A member of the all-female Syrian Islamist rebels group, the Ahbab Al Mustafa Battalian (Photo: © Reuters)
Just when you thought amateur hour had run its full course at the U.S. State Department, events in Somalia and Syria — two war zones where al-Qaida is a major player — show American ineptness has a lot more to offer.
First, came news the man hand-picked by Secretary of State John Kerry to act as the sole conduit for aid to Syria’s rebels, Gen. Salim Idriss, has been dismissed by the very Supreme Military Council of the Syrian “moderate” opposition he was supposedly heading.
Now, with no leverage on the ground, it appears the U.S. has given a walkover to whoever wins the Iran vs. Saudi Arabia proxy war in Syria.
With an insurgency that’s dominated by Islamist factions, including groups with connections to al-Qaida, even the best outcome will leave Syria in the hands of hostiles.
Further south in Somalia, the government that is supposedly an ally of the West has been accused of smuggling Western-supplied arms meant for the Somali army straight into the hands of the pro al-Qaida army of al-Shabab .
The “UN Somalia and Eritrea Monitoring Group” last week issued a confidential report accusing the Somalia government of allowing the diversion of weapons meant for its own army into the hands of a leader of the al-Qaida linked Islamist militant group, al-Shabab.
In its 14-page report to the Security Council’s sanctions committee, UN monitors said they had identified at least two centres for arms procurement within the Somali government that were distributing arms to militias not part of the Somali security forces.
The report, obtained by Reuters, pointed fingers at ministers inside Somali President Hassan Sheikh Mohamud’s government as being involved in the arms smuggling.
“A key adviser to the president … has been involved in planning weapons deliveries to al-Shabab leader Sheikh Yusuf Isse,” the report said.
It also referred to the role played by another Somali government minister in relation to arms purchases from a “foreign government in the Gulf”.
The UN Security Council had imposed an arms embargo on Somalia after the country was plunged into civil war.
However, in February, 2013, at the insistence of the U.S. and despite opposition from Britain, France and the Monitor Group, the Security Council voted to partially lift the arms embargo against Somalia, ostensibly to help Mogadishu in its war against al-Shabab.
At the time, those opposed to lifting the arms embargo warned of the relationship between the al-Shabab and Islamists within the Somali government, but it appears no one paid attention at the U.S. State Department.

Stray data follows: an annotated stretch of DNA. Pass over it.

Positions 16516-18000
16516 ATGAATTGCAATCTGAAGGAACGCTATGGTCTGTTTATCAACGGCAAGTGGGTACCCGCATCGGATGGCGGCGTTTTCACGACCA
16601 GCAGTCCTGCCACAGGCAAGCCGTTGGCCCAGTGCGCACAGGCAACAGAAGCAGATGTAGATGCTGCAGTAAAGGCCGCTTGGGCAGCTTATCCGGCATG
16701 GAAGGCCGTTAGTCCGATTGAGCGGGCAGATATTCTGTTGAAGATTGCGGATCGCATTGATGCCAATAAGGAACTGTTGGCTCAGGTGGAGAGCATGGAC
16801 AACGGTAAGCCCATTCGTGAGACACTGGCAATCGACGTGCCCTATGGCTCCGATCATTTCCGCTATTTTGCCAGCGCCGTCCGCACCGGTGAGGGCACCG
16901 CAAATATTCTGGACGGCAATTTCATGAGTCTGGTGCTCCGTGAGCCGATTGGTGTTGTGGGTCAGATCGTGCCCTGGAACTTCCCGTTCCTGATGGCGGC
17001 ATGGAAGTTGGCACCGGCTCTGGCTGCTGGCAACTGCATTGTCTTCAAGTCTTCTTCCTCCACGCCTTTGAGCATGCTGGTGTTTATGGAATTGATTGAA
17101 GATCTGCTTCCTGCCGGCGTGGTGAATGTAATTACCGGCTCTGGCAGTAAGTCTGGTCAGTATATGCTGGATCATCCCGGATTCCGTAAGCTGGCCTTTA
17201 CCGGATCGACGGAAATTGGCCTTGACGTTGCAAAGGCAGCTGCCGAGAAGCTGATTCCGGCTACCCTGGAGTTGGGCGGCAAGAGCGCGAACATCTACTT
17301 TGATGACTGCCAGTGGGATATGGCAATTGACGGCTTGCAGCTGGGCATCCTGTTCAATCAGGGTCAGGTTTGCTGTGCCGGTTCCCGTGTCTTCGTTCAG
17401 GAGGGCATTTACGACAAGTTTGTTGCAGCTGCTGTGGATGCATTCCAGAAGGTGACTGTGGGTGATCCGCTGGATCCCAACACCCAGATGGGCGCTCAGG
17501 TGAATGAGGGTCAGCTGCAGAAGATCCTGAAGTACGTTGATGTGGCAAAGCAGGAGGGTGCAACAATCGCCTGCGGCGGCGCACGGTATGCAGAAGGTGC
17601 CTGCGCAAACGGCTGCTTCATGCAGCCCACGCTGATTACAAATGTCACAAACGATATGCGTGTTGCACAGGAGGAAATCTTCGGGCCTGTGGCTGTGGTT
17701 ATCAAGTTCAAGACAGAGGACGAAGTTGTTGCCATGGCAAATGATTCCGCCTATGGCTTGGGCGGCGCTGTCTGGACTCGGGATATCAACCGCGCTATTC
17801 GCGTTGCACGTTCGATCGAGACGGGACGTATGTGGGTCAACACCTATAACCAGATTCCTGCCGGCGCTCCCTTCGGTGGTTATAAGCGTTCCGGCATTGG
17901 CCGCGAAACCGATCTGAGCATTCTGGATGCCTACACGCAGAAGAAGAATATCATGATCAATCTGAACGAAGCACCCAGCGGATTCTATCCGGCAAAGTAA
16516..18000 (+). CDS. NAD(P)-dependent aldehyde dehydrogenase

Toronto lawyer Ahmed Hussen of the Somali Canadian Congress told me, “Many of us had vehemently opposed the lifting of the arms embargo on Somalia, a country already awash with weapons. We were afraid sophisticated weapons would fall into the hands of clan militias and the al-Shabab. This UN report has confirmed our worst fears.”
Hussen says the less reported but more dangerous issue is how the west is training and arming Somali National Army recruits, only for them to then sell their weapons and uniforms on the open market or, worse, to the al-Shabab. “In essence, we are indirectly arming the very forces that we are fighting against in Somalia,” he said.
Message to U.S. President Barack Obama: Please stop saying, “Al-Qaida is defeated.” It’s not. It’s very much alive, and your policies are helping it stay that way.
Tarek Fatah, is a Canadian writer, broadcaster and anti-Islamist Muslim activist. He is the author of Chasing a Mirage: The Tragic Illusion of an Islamic State and the founder of the Muslim Canadian Congress.
The New York Times building in Manhattan
The New York Times has finally found a victim of Islamic aggression in Nigeria worth reporting on: homosexuals. In a big spread complete with pictures appearing last week, the NYT’s Adam Nossiter wrote “Wielding Whip and a Hard New Law, Nigeria Tries to ‘Sanitize’ Itself of Gays.”
While it’s all well and good to expose the persecution of any group, why does the NYT remain silent about the much more endemic and savage jihad to “sanitize” Nigeria of Christians—a jihad that has seen countless Christians butchered and countless churches destroyed?
A 2012 meeting of Nigerian church heads concluded that “the pattern of these killings [of Christians] does suggest to us a systematic ethnic and religious cleansing.”